‘Swim at your own risk’: E. coli levels up at Boise ponds; escape the heat on these hikes

·5 min read

Ridge to Rivers, the agency that manages Boise’s Foothills trail system, has compiled a list of hikes for Treasure Valley residents determined to get outside during the area’s heat wave.

The “Beat the Heat” list can be found at RidgeToRivers.org. It features suggestions for shady trails in the Foothills, as well as trails with water access and higher-elevation routes that should be cooler despite the heat. They include Five Mile Gulch, Cottonwood Creek and Dry Creek trails.

Ridge to Rivers director David Gordon told the Statesman that the trails have mostly been empty by 9:30 a.m. as temperatures begin to warm up. That’s an anomaly after a year of record-breaking traffic on the system.

Gordon said trails near Bogus Basin are a good option to avoid the heat. While temperatures in Boise have exceeded 100 degrees in recent days, the National Weather Service has forecast temperatures in the 80s on the nearby mountain.

Gordon also advised setting out to hike as early as 5:30 a.m.

“Choosing the time of day wisely is key,” he said. “And so is bringing lots of water — especially if you’re going to be bringing a pet with you. The streams are drying up pretty quickly.”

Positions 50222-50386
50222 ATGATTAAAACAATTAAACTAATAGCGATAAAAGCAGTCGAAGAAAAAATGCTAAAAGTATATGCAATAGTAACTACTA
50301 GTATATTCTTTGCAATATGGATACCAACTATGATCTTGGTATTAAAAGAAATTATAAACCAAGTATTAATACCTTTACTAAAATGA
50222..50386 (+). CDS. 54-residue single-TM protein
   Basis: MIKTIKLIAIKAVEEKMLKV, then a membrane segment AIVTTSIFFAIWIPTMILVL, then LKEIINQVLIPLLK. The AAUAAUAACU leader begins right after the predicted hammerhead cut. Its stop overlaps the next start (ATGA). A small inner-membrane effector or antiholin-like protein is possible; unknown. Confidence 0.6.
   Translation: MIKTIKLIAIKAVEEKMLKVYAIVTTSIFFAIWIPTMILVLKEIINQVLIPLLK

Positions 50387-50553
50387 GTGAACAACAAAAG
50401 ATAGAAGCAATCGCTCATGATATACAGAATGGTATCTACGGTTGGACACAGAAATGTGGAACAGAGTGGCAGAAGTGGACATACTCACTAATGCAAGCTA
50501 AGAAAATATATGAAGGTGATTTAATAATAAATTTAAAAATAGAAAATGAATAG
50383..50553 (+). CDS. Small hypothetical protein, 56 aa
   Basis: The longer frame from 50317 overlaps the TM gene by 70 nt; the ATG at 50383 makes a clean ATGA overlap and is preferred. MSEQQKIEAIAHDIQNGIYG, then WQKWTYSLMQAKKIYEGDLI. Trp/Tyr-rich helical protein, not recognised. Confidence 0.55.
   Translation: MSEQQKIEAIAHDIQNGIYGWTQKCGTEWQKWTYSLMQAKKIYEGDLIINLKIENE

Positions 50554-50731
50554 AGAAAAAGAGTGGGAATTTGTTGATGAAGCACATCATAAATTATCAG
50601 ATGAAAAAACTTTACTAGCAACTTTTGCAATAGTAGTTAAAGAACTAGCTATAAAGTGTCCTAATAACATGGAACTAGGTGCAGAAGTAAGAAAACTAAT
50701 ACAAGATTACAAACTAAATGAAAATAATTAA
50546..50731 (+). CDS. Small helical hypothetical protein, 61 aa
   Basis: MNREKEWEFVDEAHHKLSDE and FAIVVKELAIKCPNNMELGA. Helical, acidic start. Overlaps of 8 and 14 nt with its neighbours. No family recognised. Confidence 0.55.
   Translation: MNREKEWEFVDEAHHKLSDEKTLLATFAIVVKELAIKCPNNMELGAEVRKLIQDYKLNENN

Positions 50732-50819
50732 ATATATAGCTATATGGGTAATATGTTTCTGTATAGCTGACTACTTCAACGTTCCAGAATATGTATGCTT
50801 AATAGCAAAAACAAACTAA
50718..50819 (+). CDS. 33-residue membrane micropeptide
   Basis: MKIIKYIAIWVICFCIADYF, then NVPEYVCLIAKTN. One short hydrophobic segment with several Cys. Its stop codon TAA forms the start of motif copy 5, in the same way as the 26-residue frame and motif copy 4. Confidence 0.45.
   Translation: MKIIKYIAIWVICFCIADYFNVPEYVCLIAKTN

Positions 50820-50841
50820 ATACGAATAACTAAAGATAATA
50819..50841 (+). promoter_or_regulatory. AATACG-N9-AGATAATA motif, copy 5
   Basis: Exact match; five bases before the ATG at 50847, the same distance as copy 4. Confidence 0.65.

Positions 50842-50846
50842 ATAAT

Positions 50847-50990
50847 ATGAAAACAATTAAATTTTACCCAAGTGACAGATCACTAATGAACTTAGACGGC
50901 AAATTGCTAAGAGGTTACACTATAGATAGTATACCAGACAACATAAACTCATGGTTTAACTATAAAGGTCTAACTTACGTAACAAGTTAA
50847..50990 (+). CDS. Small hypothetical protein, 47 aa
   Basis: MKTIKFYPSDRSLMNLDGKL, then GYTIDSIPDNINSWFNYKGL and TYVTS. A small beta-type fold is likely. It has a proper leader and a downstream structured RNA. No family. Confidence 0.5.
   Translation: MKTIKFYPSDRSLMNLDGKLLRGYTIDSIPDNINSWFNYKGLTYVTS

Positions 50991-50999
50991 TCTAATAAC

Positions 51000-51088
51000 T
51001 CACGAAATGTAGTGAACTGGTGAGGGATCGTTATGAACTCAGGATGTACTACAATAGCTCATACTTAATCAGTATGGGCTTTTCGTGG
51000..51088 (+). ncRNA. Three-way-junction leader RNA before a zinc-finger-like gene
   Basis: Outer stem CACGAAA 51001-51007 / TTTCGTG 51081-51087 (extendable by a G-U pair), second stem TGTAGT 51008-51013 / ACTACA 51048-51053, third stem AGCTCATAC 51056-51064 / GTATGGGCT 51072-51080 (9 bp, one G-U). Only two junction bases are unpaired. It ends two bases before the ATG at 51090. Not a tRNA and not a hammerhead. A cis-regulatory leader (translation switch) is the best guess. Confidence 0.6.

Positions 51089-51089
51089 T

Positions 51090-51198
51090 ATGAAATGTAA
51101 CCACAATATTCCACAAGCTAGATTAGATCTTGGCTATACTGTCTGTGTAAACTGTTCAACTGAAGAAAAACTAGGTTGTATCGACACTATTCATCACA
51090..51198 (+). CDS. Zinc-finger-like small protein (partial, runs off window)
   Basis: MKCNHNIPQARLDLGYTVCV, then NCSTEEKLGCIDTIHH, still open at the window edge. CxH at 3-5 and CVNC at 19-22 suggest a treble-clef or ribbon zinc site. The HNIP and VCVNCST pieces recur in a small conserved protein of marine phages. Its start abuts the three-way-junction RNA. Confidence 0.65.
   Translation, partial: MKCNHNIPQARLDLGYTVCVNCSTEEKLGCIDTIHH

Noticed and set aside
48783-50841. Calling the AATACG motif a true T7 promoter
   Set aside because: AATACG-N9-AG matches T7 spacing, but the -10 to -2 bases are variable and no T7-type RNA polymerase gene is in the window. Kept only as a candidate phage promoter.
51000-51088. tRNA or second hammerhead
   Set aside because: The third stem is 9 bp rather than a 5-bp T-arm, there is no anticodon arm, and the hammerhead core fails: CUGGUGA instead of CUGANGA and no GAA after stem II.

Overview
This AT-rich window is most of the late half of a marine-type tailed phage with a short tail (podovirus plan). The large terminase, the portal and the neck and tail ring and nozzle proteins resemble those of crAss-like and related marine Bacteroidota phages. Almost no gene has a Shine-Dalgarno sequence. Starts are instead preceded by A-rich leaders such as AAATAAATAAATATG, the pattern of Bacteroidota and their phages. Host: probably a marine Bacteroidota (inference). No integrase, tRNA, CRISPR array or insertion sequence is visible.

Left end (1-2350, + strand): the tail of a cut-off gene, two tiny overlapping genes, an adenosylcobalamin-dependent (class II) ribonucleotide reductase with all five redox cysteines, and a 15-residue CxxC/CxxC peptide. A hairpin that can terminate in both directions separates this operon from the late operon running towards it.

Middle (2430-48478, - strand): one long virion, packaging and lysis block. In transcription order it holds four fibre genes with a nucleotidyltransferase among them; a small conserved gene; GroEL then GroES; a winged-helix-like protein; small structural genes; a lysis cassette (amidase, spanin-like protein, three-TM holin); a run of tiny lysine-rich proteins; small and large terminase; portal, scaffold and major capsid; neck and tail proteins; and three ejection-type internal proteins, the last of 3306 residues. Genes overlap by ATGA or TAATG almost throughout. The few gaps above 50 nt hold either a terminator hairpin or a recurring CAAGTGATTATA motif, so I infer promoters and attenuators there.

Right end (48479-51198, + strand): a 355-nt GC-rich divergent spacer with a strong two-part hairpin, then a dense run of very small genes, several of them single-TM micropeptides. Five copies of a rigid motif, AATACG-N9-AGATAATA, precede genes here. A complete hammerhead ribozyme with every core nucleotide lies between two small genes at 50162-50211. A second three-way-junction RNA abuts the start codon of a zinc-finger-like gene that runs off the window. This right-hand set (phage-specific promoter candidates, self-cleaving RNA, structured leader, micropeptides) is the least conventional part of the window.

E. coli levels high at popular Boise ponds

Boise Parks and Recreation officials are advising residents to swim at their own risk at two popular Boise ponds after tests showed elevated levels of E. coli, a bacteria that can cause stomach cramps, diarrhea and vomiting.

On Saturday, Parks and Rec said in a Facebook post that Esther Simplot Pond I had unsafe levels of E. coli. The pond, located north of Friendship Island at Esther Simplot Park, is the second-largest of three ponds at the park.

In an email Tuesday, Parks and Rec director Doug Holloway told the Statesman new tests showed the problem hadn’t cleared up at Esther Simplot Pond I — instead, the agency also detected elevated E. coli levels at the beach area of neighboring Quinn’s Pond, too.

Holloway said Parks and Rec would post warning signs on Wednesday morning, but the ponds are not fully closed.

“We’re working on treatment as quickly as possible and are encouraging users to head over to the east end of the pond at Bernadine Quinn Riverside park, where the levels are extremely low, or to Veterans Park pond,” Holloway said.

E. coli and algae blooms have closed ponds at the parks several times in the past. In 2017, the city banned dogs from swimming at both parks in an effort to curb bacteria levels. It also began diverting water from the nearby Boise River in 2019 to increase water flow and circulation.

Holloway said “hot weather” and “extreme frequent use” likely contributed to the E. coli problem.

“It’s a perfect breeding ground for increased bacteria levels,” he said.

Algae bloom detected at Lake Cascade

Officials have detected an algae bloom in one of Lake Cascade’s northern arms, the Idaho Conservation League said in a news release Monday. The bloom has raised concerns about potential toxicity, as well as the impacts of drought and the region’s heat wave.